FINDINGS AND RECOMMENDATIONS
Petitioner, Clifford Bair, is a state prisoner proceeding pro se with a petition for writ of habeas corpus pursuant to 28 U.S.C. § 2254. Petitioner is currently serving an indeterminate sentence of twenty-seven years to life in prison with the possibility of parole following his conviction for first degree murder with a penalty enhancement for false imprisonment in the Sonoma County Superior Court. Here, Petitioner does not challenge the constitutionality of that conviction, but rather, the execution of his sentence, and specifically, the March 30, 2007 decision by the Board of Parole Hearings finding him unsuitable for parole.
Petitioner alleges several grounds for relief in his pending petition. Specifically, Petitioner's claims are as follow:
(1) The Parole Board failed to prove unsuitability with evidence.
(2) The Parole Board violated his right to due process of law.
(3) Continued reliance on unchanging factors to deny parole commutes his sentence from twenty-seven years to life into a sentence of life without the possibility of parole.
(4) The Parole Board continues to violate section 3041(a)(b) of the California Penal Code.
(5) The Anti-Terrorism and Effective Death Penalty Act ("AEDPA") violates the ex post facto clause of the United States Constitution.
(6) Denial of parole based upon the language of title 15, section 2402(c)(1)(A)-(E) of the California Code of Regulations is impermissible because the terms of the regulation are unconstitutionally vague.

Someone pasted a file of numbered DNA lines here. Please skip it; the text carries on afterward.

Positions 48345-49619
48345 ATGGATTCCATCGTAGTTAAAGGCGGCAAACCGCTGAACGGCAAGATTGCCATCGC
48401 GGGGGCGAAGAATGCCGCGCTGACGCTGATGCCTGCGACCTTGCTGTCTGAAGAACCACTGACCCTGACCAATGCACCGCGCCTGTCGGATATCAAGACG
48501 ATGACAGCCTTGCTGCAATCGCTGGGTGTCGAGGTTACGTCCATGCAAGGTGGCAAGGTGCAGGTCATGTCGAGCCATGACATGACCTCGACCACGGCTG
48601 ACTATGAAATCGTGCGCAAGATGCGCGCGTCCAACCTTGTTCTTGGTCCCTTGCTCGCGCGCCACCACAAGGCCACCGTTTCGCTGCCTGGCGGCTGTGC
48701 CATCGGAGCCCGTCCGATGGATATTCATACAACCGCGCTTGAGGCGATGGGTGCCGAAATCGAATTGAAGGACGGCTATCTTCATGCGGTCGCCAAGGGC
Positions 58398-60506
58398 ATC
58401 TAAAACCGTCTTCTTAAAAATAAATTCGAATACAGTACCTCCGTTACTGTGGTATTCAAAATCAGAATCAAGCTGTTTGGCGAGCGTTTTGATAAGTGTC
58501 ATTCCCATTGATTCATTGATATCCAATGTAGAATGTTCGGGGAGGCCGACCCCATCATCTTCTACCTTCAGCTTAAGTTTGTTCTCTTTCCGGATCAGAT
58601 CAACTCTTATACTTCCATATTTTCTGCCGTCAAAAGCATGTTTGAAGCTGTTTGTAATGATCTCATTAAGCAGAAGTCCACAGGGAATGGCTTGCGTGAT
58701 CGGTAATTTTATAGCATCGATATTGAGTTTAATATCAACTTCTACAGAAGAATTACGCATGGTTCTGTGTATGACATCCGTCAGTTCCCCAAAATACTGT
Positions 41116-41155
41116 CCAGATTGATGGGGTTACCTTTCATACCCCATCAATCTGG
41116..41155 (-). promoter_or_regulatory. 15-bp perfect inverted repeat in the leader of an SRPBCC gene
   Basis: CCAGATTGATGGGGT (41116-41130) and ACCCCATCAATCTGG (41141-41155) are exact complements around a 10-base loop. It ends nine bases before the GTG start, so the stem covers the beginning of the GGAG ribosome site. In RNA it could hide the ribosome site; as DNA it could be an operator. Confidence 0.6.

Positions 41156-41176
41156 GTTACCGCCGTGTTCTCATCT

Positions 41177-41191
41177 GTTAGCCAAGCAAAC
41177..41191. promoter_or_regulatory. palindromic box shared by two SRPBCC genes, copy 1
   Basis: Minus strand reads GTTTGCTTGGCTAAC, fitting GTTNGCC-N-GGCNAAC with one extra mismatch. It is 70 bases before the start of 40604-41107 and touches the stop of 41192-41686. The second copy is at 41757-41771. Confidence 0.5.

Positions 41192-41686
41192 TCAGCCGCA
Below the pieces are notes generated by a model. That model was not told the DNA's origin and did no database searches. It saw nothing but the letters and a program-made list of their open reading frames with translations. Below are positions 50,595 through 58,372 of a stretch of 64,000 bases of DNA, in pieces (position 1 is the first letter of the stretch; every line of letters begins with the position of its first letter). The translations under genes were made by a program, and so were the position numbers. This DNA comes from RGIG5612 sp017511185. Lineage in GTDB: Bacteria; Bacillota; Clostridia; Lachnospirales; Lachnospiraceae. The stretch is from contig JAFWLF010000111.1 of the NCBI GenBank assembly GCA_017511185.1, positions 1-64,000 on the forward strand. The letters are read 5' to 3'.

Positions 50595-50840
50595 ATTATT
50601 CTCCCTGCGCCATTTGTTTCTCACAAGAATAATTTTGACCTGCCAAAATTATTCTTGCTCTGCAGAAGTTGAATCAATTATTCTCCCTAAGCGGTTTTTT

Because the allegations in Petitioner's first four claims all assert due process violations, they will be addressed together herein as a single issue in section (V)(A), below. Petitioner's claims five and six are considered separately in sections (V)(B) and (V)(C), respectively. After careful consideration of the record and applicable law, it is recommended that this petition for writ of habeas corpus relief be denied.
The basic facts of Petitioner's life crime were summarized by the Presiding Commissioner at Petitioner's parole hearing as follows:
[O]n or about January 20th, 1984, your ex-wife, Linda Bair, left her home in Visalia to visit with family members in Bodega Bay. She had left you back at her home in Visalia without any transportation. Later that night, Inmate Bair stole a pickup truck and followed his ex-wife to Bodega Bay. You checked into the Harbor View Motel around noontime on January 24th under a false name.
You had been seen at a motel on January 25th, however, the pickup truck was missing. On January 26th, you checked out of the Harbor View Motel and the stolen pickup truck was discovered about a mile and a half from Bodega Bay down in a ravine totally burned up. The pickup truck was stripped of its license plate when found. On January 26th, you purchased a six-pack of beer, a sandwich, a package of peanuts, and some potato chips at the Dry Dock Cafe. The Dry Dock Cafe is approximately 75 yards away from Ms. Teresa Aiken's house and forms a triangle with the Harbor View Motel. Apparently you had been a resident of Bodega Bay a few years earlier and had done some yard work for the victim, Teresa Aiken, during that time. During the afternoon of January 26th, you went to Mrs. Aiken's house, overpowered her, took her eyeglasses, rendering her almost blind, tied her up, and gagged her. You then placed her underneath her bedding and mattresses on the floor of her bedroom. At approximately 4:00 to 4:15 p.m., Ms. Rose Fomasi came over to deliver Ms. Aiken's mail. After Ms. Fomasi entered the house, you pulled a gun and ordered her to lay down on the floor in the bedroom and not to look at your face. You then tied up Ms. Fomasi with the electrical wire from Ms. Aiken's iron. You then left the residence taking Mrs. Aiken's eyeglasses, keys, and her car.
Later that night, you abandoned Mrs. Aiken's car after getting stuck on the shoulder of the Lakeville Highway across from Gilardi's resort. Gilardi is spelled G-I-L-A-R-D-I. You then stole an ocean going sailboat from ...